Former Robuchon Mitsunobu Nagae opens l’Abeille in New York
Chef Mitsunobu Nagae’s culinary education began when he was a teenager in Osaka, making bento boxes for himself and his sister while his parents worked long hours away from home. His discovery of a documentary about chef Joël Robuchon inspired him to enroll in a cooking school, and before long he was working for Robuchon himself in Paris, Tokyo and New York. In March, he opened his own restaurant, l’Abeille, with co-owner Rahul Saito, in New York.
L’Abeille, which seats 54 people and serves a $185 six-course prix-fixe menu in Manhattan’s Tribeca neighborhood, operates midway between French fine dining and the bistro cuisine known as bistronomy. . Inspired by the Parisian restaurant Le Comptoir, Nagae seeks to make haute cuisine more accessible. While Nagae has spent most of his career working in Michelin-starred destination restaurants, his and Saito’s vision for the Bee is more modest: a neighborhood restaurant cultivating loyal customers, equally suited to special occasions than at impromptu meals.
“The idea is to offer all the elements of fine dining at a much more affordable price – but still of very high quality – and a bit more laid back or, for lack of a better word, less stuffy,” Saito said.
The current tasting menu includes Maine lobster with glazed morel mushrooms, green pea mousse and shellfish jus and grilled American Wagyu beef with caramelized spring onions, heirloom potato and triple cream sobise.
L’Abeille also offers an extensive wine list, including a $115 deal with the tasting menu, and serves classic and signature cocktails designed to complement rather than overwhelm the food. A notable example is the Sterling Mason, named after the Bee building, in which banana-infused rum is mixed with espresso-muscovado syrup and coconut water (as well as ice cubes inscribed in such a way playful with the figure of a bee, the logo of the restaurant).
Traditional French cuisine is the starting point of l’Abeille’s menu, but Nagae deftly introduces ingredients and techniques from other cuisines. The reasoning behind its variations is generally two-fold: on the one hand, Nagae tries to use as many local products as possible, and so the availability of ingredients becomes a limiting factor; on the other hand, Nagae believes that diners in New York, compared to other cities in which he has worked, enjoy a higher level of dietary diversity.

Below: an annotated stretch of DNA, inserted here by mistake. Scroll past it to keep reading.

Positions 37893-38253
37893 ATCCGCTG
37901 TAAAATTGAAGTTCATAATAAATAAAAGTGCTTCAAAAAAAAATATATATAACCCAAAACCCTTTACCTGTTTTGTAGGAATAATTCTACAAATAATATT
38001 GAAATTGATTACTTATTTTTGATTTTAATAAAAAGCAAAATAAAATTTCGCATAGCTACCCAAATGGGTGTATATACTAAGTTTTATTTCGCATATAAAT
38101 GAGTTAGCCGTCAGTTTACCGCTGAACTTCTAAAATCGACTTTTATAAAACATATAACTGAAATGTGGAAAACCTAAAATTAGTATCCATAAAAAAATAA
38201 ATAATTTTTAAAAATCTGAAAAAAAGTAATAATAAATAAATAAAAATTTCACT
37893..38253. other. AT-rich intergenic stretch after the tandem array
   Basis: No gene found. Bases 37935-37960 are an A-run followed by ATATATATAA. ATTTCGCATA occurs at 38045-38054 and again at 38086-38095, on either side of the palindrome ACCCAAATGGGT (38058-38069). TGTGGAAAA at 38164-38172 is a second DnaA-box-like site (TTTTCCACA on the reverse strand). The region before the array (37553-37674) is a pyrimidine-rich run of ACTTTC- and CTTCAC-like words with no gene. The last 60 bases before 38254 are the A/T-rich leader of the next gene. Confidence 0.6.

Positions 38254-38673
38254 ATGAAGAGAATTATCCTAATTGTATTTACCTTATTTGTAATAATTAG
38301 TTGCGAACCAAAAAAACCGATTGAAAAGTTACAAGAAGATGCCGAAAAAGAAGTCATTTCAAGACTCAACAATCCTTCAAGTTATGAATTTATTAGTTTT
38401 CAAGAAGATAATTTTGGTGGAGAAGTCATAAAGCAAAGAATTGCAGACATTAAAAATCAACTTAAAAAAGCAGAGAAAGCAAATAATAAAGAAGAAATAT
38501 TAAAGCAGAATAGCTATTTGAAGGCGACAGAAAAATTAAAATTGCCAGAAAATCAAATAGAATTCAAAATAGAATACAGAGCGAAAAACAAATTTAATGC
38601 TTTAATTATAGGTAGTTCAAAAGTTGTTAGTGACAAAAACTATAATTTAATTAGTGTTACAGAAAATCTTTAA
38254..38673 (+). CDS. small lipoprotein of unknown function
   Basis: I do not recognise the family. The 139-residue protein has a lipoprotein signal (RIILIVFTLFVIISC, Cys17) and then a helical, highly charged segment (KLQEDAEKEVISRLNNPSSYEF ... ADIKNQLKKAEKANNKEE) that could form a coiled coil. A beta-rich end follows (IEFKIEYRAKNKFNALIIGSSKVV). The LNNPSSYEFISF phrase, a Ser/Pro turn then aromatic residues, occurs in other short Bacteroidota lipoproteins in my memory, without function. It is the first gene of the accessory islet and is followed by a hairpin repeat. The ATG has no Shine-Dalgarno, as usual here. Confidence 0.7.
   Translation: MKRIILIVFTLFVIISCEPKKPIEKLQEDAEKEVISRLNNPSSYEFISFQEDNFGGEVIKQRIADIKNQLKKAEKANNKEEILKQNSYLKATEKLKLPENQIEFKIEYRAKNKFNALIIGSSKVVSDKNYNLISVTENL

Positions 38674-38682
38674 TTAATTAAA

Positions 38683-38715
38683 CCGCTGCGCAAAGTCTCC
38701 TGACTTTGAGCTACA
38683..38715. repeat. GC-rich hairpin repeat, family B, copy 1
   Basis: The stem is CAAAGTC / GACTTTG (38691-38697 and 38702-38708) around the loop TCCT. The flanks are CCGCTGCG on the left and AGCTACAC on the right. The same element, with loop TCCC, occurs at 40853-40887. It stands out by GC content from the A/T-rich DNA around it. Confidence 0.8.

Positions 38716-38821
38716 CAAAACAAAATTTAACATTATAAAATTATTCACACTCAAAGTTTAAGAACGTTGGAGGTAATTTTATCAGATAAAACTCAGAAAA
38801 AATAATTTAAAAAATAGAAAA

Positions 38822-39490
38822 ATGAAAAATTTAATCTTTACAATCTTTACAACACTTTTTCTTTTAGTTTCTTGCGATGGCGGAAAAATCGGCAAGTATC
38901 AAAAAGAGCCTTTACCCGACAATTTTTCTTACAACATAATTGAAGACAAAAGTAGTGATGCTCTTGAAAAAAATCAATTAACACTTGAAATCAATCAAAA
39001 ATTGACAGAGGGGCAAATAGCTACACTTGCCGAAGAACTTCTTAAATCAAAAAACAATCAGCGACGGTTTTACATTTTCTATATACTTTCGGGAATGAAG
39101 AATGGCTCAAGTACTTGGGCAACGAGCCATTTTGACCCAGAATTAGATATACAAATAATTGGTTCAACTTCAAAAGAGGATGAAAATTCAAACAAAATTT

A typical example is the squab dish which was on the tasting menu when it opened and is now available à la carte (every week one menu item is replaced with a new dish, so the menu is completely new every four at six weeks). Although pigeonneau is a traditional French dish, Nagae deliberately sourced his pigeons from California rather than France, as the meat was less gamey, and substituted the thick sauce made from liver and intestine that is normally required by a lighter miso sauce and a bourbon. Poblano mexican mole inflected sauce.
“It’s much more palatable to someone who isn’t familiar with that particular type of protein,” said Saito, translating for Nagae from Japanese. “He used his charcoal cooking techniques, adding miso to it. So it’s more appetizing. You bring a very traditional dish of French cuisine, but you make it more accessible, not only from a price point of view, but more from a taste point of view, and you offer it in such a way that a much larger crowd many can benefit from it. ”
Here as elsewhere, Robuchon’s influence on Nagae is palpable. Nagae recalls the intense attention Robuchon gave to each ingredient, embodied in his suggestion that a chef should use no more than three ingredients on a single plate.
“’Don’t complicate things too much. Don’t overcook it. Don’t overdress her. Let the ingredients shine. It’s something the chef always keeps in mind when preparing his dishes,” Saito interpreted for Nagae. “And the other thing is that, according to the chef, Mr. Robuchon was also extremely strict with himself. For example, the dressing: when you dress a plate – and often you see that a French dish is accompanied by a nice little herb on top of the fish or on the meat or on the sauce or on the mash – that, even that piece of leaf or a flower or whatever it is, if it’s not a fresh leaf or a fresh flower, if slightly tired it would not be accepted.This attention to detail is also something the chef has learned and has carried on since his Robuchon days.
The depth of Nagae’s culinary training allows her to bring an element of improvisation to the menu at L’Abeille. Following advice from Robuchon and other mentors, his thought process begins with the ingredients at hand rather than preset recipes.
“It’s absolutely essential that he can see the ingredients,” Saito interpreted for Nagae. “Each week he goes to several different farmers markets and so on just to go look at the ingredients and buy those ingredients at the market. Every chef buys from big companies where you have your ingredients delivered, but they also look at locally available products in the market and on the farm. And after getting its ingredients, the process of thinking about what to do with it begins. It’s not, ‘I’m going to cook this, so let’s find the ingredient.’ It’s more like, ‘Wow, that’s a great ingredient. What do I do with this? And that’s the funniest part for him.